Objectives. To estimate the lifetime prevalence of official investigations for child maltreatment among children in the United States.

Methods. We used the National Child Abuse and Neglect Data System Child Files (2003–2014) and Census data to develop synthetic cohort life tables to estimate the cumulative prevalence of reported childhood maltreatment. We extend previous work, which explored only confirmed rates of maltreatment, and we add new estimations of maltreatment by subtype, age, and ethnicity.

Results. We estimate that 37.4% of all children experience a child protective services investigation by age 18 years. Consistent with previous literature, we found a higher rate for African American children (53.0%) and the lowest rate for Asians/Pacific Islanders (10.2%).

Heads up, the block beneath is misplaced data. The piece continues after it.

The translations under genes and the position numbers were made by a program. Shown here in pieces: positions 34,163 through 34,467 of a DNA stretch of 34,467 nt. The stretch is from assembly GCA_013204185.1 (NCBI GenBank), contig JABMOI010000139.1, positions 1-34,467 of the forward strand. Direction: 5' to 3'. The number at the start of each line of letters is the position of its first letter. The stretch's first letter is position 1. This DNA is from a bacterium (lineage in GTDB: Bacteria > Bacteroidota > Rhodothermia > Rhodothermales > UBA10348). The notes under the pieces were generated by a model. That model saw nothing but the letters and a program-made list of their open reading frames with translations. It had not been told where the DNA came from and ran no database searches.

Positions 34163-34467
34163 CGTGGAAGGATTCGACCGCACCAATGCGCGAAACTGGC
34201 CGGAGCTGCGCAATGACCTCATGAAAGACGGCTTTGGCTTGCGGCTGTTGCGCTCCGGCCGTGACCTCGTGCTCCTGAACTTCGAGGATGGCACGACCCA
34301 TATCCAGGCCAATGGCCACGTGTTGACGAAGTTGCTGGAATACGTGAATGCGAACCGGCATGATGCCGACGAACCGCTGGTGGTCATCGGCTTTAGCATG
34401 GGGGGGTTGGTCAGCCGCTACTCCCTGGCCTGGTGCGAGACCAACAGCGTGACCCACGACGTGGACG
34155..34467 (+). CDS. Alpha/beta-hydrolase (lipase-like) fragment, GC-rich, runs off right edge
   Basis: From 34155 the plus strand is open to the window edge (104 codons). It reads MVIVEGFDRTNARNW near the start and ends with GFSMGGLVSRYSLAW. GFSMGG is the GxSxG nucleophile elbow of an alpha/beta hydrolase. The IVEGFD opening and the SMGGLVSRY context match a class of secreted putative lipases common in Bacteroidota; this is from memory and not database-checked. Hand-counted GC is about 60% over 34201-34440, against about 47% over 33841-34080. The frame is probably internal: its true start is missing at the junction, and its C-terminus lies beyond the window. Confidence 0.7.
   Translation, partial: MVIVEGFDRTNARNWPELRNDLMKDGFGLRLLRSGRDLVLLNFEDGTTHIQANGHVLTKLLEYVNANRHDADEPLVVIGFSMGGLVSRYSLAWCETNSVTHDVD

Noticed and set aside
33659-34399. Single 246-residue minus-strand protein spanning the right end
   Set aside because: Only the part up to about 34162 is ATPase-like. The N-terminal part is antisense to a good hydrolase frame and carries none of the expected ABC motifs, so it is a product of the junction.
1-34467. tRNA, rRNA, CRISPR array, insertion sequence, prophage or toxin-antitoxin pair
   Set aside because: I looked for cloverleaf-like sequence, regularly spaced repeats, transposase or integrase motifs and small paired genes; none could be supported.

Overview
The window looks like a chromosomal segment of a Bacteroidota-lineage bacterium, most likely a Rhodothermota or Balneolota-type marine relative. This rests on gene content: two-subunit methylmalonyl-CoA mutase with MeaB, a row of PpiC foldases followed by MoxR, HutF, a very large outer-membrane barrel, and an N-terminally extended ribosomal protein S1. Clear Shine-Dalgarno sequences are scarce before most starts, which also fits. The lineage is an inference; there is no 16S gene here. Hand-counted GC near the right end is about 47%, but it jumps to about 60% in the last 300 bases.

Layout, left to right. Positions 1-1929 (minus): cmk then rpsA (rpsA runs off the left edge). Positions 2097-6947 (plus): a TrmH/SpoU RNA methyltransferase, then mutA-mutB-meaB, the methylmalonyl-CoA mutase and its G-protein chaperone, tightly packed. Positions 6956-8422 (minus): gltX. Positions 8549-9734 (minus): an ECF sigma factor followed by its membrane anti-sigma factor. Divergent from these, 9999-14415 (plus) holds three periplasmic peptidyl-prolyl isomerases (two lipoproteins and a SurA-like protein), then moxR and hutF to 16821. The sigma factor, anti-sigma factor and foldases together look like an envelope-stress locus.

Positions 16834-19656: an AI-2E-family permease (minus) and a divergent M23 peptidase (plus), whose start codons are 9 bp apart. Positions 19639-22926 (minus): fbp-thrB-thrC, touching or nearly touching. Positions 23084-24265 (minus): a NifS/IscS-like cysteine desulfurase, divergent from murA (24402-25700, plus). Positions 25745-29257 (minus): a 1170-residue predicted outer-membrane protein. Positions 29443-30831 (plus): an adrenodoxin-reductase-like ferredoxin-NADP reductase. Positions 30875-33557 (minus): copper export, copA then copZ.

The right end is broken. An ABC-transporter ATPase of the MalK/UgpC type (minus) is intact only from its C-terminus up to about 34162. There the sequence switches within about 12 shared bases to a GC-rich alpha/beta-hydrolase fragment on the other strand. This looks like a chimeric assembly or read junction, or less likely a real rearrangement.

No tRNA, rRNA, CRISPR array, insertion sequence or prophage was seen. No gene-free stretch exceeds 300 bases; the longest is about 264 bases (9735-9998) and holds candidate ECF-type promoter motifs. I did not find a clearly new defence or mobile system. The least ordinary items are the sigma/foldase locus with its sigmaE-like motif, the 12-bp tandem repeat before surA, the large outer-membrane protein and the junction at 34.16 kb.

Conclusions. Child maltreatment investigations are more common than is generally recognized when viewed across the lifespan. Building on other recent work, our data suggest a critical need for increased preventative and treatment resources in the area of child maltreatment.


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Hyunil Kim, MSW, Christopher Wildeman, PhD, Melissa Jonson-Reid, PhD, MSW, and Brett Drake, PhD, MSWHyunil Kim, Melissa Jonson-Reid, and Brett Drake are with Brown School of Social Work and Public Health, Washington University, St Louis, MO. Christopher Wildeman is with the College of Human Ecology and the National Data Archive on Child Abuse and Neglect at Cornell University, Ithaca, NY. “Lifetime Prevalence of Investigating Child Maltreatment Among US Children”, American Journal of Public Health 107, no. 2 (February 1, 2017): pp. 274-280.


PMID: 27997240